Cory Doctorow joins the chorus of praise for Kate Wilhelm’s Storyteller (must read!); I suggest you check out his take. He excerpts some practical advice from the book which I now unashamedly steal for here:
When beginning a story, do not:
* Let your viewpoint wander
* Confuse immediate setting with background and let your camera eye wander in, out, and about randomly
* Start with a lecture in anything — history, physics, biology — anything. Expository lumps anywhere are to be avoided if possible, but they are deadly in the opening.
* Start in the middle of a scene. This is why flashback openings are a mistake almost every time. You interrupt an ongoing scene to tell us something that happened earlier that results in ongoing scene. Once started, the scenes should be concluded before you move on. An ongoing conversation is hard to catch up with. Who are these speakers, what is their relationship, what kind of voice should I be hearing in my head? Introduce them before they open their mouths.
* Mislead the reader with false information or try to create suspense or arouse curiosity by withholding necessary information. What you arouse is mistrust and annoyance.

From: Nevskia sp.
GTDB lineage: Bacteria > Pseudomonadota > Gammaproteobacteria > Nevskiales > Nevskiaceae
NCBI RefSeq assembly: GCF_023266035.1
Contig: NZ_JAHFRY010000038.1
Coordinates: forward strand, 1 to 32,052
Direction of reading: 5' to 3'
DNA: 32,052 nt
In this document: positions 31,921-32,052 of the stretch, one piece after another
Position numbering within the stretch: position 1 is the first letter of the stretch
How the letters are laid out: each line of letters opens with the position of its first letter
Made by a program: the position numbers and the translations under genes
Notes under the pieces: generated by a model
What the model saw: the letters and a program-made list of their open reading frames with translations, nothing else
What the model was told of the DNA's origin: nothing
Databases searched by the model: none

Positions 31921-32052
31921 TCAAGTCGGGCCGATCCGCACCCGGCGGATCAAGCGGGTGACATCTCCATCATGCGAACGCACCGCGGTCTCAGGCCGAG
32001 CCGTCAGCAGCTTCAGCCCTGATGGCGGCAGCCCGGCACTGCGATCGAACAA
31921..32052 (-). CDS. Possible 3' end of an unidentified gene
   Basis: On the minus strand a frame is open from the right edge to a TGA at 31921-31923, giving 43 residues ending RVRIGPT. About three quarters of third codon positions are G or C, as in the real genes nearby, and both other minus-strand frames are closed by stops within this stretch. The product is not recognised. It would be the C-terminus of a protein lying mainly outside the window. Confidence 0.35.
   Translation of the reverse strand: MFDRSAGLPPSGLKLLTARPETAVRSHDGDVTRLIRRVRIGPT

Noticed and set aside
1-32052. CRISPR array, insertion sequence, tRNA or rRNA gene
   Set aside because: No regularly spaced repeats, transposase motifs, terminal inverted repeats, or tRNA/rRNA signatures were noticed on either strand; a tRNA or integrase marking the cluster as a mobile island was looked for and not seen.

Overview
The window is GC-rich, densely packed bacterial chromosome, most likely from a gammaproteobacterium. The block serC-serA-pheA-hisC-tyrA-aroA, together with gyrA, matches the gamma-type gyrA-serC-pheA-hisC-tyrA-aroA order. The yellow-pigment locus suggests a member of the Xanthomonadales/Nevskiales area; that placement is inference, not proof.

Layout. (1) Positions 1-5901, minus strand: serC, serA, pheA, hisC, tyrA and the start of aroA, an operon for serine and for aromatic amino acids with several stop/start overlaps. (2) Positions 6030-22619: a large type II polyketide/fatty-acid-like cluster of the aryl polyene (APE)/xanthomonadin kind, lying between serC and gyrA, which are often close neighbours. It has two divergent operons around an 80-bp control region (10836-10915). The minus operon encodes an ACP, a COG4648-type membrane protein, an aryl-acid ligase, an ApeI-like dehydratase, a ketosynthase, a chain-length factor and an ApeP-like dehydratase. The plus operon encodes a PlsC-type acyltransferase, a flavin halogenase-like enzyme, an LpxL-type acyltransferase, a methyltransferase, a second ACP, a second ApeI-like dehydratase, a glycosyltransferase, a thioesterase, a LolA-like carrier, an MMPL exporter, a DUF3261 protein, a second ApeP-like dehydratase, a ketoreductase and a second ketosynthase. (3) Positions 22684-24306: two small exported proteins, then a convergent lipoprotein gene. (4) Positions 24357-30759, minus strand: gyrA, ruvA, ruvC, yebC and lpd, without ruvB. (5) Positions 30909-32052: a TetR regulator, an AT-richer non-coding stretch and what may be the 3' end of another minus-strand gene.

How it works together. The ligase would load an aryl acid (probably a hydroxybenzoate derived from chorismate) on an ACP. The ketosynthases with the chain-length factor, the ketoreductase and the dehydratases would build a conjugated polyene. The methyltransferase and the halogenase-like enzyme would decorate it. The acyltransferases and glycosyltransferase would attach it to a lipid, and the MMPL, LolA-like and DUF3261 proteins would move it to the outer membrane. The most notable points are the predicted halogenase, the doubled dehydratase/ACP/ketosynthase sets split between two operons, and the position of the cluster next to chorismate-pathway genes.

* Sprinkle around neologisms or made-up words that cannot be found in a dictionary.
* Use words that only you and a few other people in your speciaility can understand.
* Use contractions if you can avoid them, and only sparingly no matter what.
* Have your character look into a mirror or other reflective surface in order to work in a description of her.
* Let your character talk to an animal or inanimate object in order to give information to your reader about what is going on.
* Play games with the sex of your character.
Related Link: Small Beer also has a page of "Memories and Lessons Learned at the Clarion Writer’s Workshop" from Doctorow, Jeff Ford, Gordon Van Gelder, Jim Sallis, Kit Reed, Greg Frost and Nancy Kress. Check it out.